Commonwealth Theatre Center has been proud to partner with Heuser Hearing and Language Academy to bring two early childhood programs to the remarkable, energetic kids they serve. This two-part commitment, part of Arts for Kosair Kids® and made possible thanks to generous support from Kosair Charities in association with the Fund for the Arts, transports kids aged 3-6 years old—many of whom have hearing, speech, and language delays—to the world of pretend in the company of CTC’s Blue Apple Outreach teaching artists.
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The project launched in fall of 2017 with Jack and the Beanstalk and picked up again in spring of this year with The Three Pigs. Both of these programs are multi-session process drama residencies in which kids spend a total of 5 hours participating in pretend play that builds a story around activities. Students practice listening, act out story elements, make problem-solving suggestions for obstacles in the story, recognize and express emotions, and much more.
Of course, a lot of language learning happens throughout the residencies, and along with incorporating vocabulary pictures (nouns, verbs, ideas) to support word acquisition, the sessions containing kids still new to speech included sign language to help strengthen concepts.
Here are two stories from CTC Teaching Artists that capture the impact programs like Jack and the Beanstalk have on the lives of young people:
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[one_half][separator headline=”h4″ title=”That’s a Win!”]At Heuser Hearing Academy, some children are new to speaking (and may also be new to hearing). Several children said their names in front of others for the very first time during our name game ritual at the beginning of our sessions. We could see that the teachers were very excited for them. Currently there is one girl who still doesn’t speak in our sessions even though she focuses on us with her eyes. During one of the final sessions of Jack & the Beanstalk, one of our Teaching Artist called her name and said good-bye to her. The girl turned in response and initiated a hug with the Teaching Artist. The classroom teacher observing this hug said, “That’s a win!” A simple hug from her is an assessment that she is building social bonds and has an appreciation for the residency.[/one_half][one_half_last][separator headline=”h4″ title=”Over the Beanstalk”]One girl has been a present non-participant. She is non-verbal. She has sat with us at all sessions but doesn’t usually focus on us with her eyes, doesn’t seem to respond physically, and doesn’t usually follow us when we move about the room. Her participation has been dependent on her teachers. Halfway through the residency, we were climbing the beanstalk, and this girl followed us over to the imaginary beanstalk and was making climbing movements—demonstrating comprehension. In later sessions, she began to sign her name during the name game – showing evidence that she understands the game/question. Most recently, she tapped someone on the shoulder when it was their turn during the name game, demonstrating a larger awareness of the game, the students in the room, and how to follow along.[/one_half_last][hr style=”4″ margin=”20px 0px 20px 0px”][one_half][responsive][/responsive][/one_half] [one_half_last][responsive][/responsive][/one_half_last]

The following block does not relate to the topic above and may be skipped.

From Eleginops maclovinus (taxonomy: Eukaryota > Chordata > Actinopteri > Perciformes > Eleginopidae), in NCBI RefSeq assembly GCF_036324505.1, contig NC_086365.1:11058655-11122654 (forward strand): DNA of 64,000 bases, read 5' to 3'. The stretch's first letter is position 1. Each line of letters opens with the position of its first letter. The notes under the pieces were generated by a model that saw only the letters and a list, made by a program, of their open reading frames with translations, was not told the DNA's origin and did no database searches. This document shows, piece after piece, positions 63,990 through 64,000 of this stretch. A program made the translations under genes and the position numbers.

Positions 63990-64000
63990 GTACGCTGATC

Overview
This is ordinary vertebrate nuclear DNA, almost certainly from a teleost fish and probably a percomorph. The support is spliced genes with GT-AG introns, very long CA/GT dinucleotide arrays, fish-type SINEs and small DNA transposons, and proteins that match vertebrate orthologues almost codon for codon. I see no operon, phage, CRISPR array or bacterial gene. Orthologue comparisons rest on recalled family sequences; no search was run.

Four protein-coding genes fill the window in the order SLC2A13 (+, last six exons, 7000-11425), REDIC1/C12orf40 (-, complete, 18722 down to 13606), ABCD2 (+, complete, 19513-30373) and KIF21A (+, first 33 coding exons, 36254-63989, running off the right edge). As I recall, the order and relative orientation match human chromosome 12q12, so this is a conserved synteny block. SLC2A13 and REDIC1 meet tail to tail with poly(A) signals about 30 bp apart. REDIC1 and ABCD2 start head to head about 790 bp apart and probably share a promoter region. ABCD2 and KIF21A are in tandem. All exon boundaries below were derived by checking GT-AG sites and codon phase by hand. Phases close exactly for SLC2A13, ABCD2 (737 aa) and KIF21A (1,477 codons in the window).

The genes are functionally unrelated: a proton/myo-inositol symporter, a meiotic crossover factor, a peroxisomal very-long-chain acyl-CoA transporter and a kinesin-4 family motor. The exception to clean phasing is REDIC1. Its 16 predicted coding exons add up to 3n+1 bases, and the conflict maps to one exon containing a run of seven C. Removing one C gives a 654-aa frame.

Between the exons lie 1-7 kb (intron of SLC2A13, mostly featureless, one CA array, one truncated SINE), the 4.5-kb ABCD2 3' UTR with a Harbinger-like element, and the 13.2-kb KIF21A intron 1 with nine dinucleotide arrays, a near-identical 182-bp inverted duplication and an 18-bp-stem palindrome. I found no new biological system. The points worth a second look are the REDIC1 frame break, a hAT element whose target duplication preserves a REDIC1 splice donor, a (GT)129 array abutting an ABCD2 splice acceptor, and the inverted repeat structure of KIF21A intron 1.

CTC’s early childhood programs have a long history of building language readiness for preschool children, and the organization is so proud of the achievements of the young people at Heuser Hearing and Language Academy for joining us on these adventures.